What do you fear most--- the Swine Flu, or the Swine Flu vaccine? Airport terrorists, or airport security searches? Growing old, or the alternative?
If you answered "all of the above," you'll guess why I went to a weekend retreat on fear with Pema Chodron, the noted Buddhist teacher and author of When Things Fall Apart-- held in upstate New York at the Omega Institute. Through the yellow leaves of a beautiful New England autumn, hundreds of people flocked to this finale of Omega's fall season.
Pema (as she invites people to call her) immediately dispelled many common misunderstandings about fear:
Myth # 1: The way to overcome fear is by acting fearless
Whistling at our fear, assuming a brave stance, "vaccinating" ourselves with affirmations, seeking out the psychic police for protection, or even pole-vaulting headlong into fear like would-be Olympians are the common strategies many of us use to overcome terror. But whether we seek protection, or try to prove how brave we are, we miss fear's true opportunity to teach us authentic courage.
When people ask, "why are you afraid?" or assure us that, "You don't have to be afraid," they aim to be helpful. But invalidating our reason for being fearful, subtly implies that it's shameful to have feelings of fear. From childhood up, many of us have received these kinds of messages.
That's why we declare fearlessness, or even sky dive to conquer fear-- bypassing the creepy descent into the fearful feelings that are nature's only fear medicine.
Psychologists call it "counter-phobic" to engage in risky behavior, walk down dark alleys, or do other scary things to demonstrate courage. A woman friend and I once went on a group tour to Tunisia. Soon bored by the droning tour guide, we decided to drive off to explore a scenic region, congratulating ourselves on our spirit of adventure. That was before the ninety mile an hour road chase in a deserted rural area with a carful of screaming men racing to catch up with us.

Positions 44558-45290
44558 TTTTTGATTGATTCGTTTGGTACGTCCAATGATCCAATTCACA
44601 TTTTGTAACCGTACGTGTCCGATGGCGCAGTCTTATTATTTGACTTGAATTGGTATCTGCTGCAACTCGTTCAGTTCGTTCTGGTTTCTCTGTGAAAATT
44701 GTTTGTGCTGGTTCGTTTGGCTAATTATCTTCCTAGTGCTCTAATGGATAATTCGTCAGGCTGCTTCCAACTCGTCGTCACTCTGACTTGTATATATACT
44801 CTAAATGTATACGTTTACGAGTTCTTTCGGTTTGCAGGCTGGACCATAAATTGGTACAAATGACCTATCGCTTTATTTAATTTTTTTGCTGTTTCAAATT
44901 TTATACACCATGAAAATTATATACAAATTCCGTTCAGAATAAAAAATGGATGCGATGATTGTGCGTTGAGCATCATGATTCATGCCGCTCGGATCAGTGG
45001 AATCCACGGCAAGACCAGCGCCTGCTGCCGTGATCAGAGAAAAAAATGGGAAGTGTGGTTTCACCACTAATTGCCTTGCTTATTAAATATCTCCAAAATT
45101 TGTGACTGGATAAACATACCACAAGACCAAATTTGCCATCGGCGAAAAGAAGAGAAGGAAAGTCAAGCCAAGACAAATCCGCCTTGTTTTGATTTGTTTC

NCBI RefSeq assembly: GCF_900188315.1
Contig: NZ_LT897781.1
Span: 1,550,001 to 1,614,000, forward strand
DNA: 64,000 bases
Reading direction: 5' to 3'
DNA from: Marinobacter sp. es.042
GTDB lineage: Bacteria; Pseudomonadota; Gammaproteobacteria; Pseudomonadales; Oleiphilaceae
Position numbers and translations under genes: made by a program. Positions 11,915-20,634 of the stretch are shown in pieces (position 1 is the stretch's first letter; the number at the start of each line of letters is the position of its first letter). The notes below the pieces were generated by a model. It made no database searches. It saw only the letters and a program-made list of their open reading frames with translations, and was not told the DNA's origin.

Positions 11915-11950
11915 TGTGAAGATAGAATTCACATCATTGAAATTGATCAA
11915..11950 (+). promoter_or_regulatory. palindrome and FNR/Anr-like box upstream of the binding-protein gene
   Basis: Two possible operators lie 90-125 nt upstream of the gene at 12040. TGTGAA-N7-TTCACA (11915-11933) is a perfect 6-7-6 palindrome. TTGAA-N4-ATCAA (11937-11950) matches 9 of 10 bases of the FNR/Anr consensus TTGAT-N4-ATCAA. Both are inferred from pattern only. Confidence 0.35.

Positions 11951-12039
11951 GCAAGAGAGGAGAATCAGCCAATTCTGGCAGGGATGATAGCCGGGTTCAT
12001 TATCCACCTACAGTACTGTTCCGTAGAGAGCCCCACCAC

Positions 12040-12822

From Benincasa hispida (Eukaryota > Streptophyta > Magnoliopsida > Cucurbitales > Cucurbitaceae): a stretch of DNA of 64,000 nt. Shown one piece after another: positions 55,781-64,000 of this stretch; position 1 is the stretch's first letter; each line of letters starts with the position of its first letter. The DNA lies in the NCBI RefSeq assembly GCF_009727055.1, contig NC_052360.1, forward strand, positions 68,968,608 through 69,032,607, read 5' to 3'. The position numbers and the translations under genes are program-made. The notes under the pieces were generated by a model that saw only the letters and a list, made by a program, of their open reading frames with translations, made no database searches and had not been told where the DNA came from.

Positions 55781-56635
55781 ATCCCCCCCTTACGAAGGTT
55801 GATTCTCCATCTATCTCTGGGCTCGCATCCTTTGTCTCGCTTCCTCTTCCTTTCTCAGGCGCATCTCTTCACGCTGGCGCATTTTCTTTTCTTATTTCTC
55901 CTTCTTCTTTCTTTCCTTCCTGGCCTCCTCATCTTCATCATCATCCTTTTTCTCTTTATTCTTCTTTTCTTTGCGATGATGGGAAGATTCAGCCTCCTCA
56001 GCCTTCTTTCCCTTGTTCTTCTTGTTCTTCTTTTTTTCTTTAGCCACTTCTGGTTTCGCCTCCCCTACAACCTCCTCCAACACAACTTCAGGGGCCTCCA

"We don't have to put on courage like a tough protective armor," Pema told the group. Instead of banishing fear, or making ourselves wrong for feeling fearful--allowing ourselves to go into fear and deeply feel it is the way to become spiritual warriors.
Truth # 1: The way to overcome fear is to feel fear
Myth # 2: Safety first: Avoiding fear is the only way to feel safe
Loss of love, health, home, cognizance, money, power, control. Abuse, physical danger, disease, injury, and death. These are some of the things we naturally fear.
In childhood, we skulk away from the playground bully, strange people in cars, fringe neighborhoods, and rollercoaster rides. In adulthood, we may try to avoid horror films, foreigners with strange names, the news, contagious germs, bureaucracies, or even airports. I've fallen out of contact with certain acquaintances who, following 9/11, became too fearful to visit my home town of New York City. Eight years of one way visits unbalanced the reciprocity in the relationships.
Seeking safety at all costs has two obvious pitfalls:
1. We limit our potential when we fail to challenge ourselves to grow--and wind up bland, bored, addicted, and/or stuck--and yes, even overweight or obese as we stuff down our feelings with bland "comfort" foods
2. We project our fear onto outside things or people, dub them terrorists, and give them power to not only scare us but to turn us, our lives, and even our country into a padded prison, (even a cushy one) surrounded by barbed wire, our bombs tossed from a safe distance, as we turn our heads away to deny the harm we do.
If we cannot run towards fear to assert our bravery, if we can't run away and avoid what makes us fearful, how can we deal with fear? According to Pema Chodron, we can stand our ground and be with our fear. Just that is the basis of fearlessness.
Truth # 2: Be with fear
In the retreat, inspired by Smiling at Fear, a newly published book by Chodron's teacher, Trungpa Rinpoche, we practiced checking in with ourselves to experience fear right there and then. Making this a regular practice has had an astonishing effect, exactly as Pema predicted, "When you learn to smile at your fear, to be with your fear, you become an authentic friend to yourself, and thereby develop confidence."
It's not that you become confident that you will encounter a germ-free world, access the strongest drugs, possess the smartest bomb, or hold the secret to love, fame and fortune.
The confidence is that you will be there for yourself always, come what may.
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